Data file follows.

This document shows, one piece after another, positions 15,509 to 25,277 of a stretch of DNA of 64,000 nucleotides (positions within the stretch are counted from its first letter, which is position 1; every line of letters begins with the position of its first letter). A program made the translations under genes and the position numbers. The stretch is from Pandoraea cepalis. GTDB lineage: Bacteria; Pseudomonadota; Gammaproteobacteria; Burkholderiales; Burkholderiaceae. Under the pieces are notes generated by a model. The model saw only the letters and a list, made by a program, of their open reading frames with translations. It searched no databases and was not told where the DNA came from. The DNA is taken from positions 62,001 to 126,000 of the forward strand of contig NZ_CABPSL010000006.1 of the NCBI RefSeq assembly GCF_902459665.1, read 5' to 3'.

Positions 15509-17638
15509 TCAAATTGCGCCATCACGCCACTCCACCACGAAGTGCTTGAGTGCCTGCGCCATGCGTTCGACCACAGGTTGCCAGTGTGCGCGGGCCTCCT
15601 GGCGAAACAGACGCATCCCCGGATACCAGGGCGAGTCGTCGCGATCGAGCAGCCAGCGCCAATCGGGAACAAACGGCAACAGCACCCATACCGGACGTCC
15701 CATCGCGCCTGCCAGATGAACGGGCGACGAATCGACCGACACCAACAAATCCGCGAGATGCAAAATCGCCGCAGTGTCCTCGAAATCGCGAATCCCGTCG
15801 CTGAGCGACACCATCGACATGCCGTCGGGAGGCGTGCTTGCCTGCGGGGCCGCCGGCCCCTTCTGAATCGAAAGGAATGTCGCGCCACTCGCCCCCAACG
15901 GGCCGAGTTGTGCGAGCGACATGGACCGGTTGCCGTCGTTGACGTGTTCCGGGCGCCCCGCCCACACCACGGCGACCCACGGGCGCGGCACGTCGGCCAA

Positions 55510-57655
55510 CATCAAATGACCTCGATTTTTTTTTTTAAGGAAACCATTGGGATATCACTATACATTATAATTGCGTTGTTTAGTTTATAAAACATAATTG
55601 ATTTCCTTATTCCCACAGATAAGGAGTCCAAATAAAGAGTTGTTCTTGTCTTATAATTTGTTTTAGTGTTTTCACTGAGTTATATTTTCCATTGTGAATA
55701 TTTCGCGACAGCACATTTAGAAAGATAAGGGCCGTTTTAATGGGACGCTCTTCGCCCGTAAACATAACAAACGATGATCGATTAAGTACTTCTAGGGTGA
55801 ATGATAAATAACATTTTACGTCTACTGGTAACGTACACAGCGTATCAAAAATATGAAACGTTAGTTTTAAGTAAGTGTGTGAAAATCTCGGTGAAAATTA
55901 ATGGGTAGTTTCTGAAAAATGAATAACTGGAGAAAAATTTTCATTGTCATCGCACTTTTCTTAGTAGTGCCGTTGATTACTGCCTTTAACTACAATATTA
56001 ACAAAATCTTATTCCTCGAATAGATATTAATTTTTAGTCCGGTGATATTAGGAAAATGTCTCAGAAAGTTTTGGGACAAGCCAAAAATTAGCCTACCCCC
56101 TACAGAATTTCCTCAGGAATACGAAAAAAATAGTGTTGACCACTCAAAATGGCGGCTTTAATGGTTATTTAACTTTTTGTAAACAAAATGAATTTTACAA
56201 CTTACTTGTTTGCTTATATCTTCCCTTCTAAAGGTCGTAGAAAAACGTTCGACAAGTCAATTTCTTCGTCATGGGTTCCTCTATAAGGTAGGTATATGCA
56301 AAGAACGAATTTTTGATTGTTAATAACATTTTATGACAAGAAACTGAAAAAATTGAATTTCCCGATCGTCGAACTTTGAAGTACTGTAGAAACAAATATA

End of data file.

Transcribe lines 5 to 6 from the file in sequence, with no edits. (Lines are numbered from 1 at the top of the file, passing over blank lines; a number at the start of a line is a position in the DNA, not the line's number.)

15701 CATCGCGCCTGCCAGATGAACGGGCGACGAATCGACCGACACCAACAAATCCGCGAGATGCAAAATCGCCGCAGTGTCCTCGAAATCGCGAATCCCGTCG
15801 CTGAGCGACACCATCGACATGCCGTCGGGAGGCGTGCTTGCCTGCGGGGCCGCCGGCCCCTTCTGAATCGAAAGGAATGTCGCGCCACTCGCCCCCAACG